Why does Ruby cache the ancestors chain? I mean, not why the implementation i=
mplies that, but why it works that way conceptually.

I find that surprising, because classes conceptually have pointers to module=
s and method dispatching follows pointers. In particular you can add methods=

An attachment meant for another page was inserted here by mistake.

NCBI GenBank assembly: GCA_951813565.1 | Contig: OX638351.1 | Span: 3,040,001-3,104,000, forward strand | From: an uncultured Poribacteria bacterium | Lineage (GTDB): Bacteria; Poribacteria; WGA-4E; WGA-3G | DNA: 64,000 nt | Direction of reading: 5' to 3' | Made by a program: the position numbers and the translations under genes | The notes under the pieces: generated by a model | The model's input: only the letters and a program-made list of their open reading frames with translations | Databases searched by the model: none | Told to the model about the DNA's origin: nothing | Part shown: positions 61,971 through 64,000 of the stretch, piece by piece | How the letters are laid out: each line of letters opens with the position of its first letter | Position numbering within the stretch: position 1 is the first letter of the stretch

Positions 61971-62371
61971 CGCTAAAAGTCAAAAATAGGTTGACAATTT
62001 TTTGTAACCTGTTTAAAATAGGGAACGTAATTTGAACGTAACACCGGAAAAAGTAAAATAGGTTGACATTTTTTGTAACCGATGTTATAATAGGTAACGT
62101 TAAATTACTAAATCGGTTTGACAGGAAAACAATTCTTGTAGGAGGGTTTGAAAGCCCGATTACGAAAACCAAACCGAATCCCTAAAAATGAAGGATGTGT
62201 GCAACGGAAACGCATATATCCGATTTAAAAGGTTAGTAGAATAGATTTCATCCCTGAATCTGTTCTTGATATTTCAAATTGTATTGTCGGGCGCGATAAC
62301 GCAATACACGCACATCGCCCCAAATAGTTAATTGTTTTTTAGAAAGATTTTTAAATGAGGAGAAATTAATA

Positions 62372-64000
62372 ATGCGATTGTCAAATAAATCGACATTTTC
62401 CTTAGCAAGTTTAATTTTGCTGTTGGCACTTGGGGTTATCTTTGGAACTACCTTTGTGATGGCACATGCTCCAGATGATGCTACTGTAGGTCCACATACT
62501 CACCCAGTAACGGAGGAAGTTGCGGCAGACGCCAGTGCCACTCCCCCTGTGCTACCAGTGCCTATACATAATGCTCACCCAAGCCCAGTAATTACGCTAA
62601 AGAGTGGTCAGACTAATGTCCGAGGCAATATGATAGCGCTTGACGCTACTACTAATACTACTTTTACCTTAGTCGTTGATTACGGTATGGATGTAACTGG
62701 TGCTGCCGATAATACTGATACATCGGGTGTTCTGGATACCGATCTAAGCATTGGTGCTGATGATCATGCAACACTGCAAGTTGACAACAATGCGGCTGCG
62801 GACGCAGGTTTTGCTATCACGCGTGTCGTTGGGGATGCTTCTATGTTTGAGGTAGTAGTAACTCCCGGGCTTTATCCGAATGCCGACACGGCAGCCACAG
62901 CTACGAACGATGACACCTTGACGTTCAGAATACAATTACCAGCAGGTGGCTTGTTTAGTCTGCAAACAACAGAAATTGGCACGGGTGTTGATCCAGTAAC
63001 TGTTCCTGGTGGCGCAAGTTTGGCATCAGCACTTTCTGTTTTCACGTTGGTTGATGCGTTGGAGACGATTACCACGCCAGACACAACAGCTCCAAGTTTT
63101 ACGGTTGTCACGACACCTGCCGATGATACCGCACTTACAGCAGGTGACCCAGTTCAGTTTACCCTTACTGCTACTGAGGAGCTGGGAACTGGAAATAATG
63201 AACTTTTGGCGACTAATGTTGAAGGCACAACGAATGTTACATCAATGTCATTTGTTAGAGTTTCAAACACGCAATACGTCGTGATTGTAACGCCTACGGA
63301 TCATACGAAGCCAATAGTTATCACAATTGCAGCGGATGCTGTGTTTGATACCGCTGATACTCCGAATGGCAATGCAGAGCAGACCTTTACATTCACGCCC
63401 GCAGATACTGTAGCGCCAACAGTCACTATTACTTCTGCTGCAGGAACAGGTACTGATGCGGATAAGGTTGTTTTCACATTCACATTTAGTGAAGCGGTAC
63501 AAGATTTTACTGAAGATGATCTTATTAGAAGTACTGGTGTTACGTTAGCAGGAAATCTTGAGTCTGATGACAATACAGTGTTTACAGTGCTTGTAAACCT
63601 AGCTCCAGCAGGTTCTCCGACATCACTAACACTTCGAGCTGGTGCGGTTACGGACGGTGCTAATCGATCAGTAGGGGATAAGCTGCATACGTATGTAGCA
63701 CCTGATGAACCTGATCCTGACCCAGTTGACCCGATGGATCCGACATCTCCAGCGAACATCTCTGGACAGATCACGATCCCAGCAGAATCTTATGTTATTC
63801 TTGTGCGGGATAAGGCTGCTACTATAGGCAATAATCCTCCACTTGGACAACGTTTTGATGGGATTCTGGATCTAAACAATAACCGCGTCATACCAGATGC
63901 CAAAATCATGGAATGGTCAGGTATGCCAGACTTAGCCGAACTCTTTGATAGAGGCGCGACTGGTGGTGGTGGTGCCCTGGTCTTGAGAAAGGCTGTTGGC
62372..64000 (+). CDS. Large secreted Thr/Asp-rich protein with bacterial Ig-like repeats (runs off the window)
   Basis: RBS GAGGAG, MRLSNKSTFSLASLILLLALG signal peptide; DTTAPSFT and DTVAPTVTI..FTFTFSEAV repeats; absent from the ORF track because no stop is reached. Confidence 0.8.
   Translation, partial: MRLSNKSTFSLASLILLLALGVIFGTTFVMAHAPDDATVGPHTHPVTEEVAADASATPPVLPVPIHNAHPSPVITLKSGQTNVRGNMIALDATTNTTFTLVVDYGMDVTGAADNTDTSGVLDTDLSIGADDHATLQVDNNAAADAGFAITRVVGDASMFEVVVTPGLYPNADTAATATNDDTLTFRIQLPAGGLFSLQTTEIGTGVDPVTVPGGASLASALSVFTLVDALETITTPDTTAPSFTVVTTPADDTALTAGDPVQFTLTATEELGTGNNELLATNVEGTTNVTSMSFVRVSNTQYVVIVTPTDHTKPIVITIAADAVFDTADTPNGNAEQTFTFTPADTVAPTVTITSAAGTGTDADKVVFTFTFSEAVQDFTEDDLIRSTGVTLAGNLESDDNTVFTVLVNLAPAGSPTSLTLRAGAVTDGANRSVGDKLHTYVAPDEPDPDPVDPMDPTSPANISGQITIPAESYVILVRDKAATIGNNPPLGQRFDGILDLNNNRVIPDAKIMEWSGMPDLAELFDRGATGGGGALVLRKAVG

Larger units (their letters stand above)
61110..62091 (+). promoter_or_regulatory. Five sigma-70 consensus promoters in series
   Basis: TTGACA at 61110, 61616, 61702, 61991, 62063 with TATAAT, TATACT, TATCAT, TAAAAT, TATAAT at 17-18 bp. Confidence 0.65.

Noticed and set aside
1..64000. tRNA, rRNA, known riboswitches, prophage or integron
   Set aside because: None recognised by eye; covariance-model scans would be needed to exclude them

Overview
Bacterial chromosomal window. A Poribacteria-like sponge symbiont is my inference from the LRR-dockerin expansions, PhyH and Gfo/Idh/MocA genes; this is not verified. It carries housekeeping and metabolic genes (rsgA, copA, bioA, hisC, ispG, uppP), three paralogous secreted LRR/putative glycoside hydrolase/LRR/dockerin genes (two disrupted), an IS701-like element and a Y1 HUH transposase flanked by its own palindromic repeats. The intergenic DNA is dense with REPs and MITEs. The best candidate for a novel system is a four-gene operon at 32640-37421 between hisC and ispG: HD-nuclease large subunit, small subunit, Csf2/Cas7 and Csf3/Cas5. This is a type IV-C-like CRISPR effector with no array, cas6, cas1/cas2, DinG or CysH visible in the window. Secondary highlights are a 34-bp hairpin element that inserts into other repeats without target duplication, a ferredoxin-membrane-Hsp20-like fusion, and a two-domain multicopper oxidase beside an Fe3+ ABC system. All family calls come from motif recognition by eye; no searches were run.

to a module after inclussion in some class that will be found by instances o=
f such class.

Is it just a by-product of the linearization of the chain with proxies that s=
acrifices that full dynamic metaphor for speed?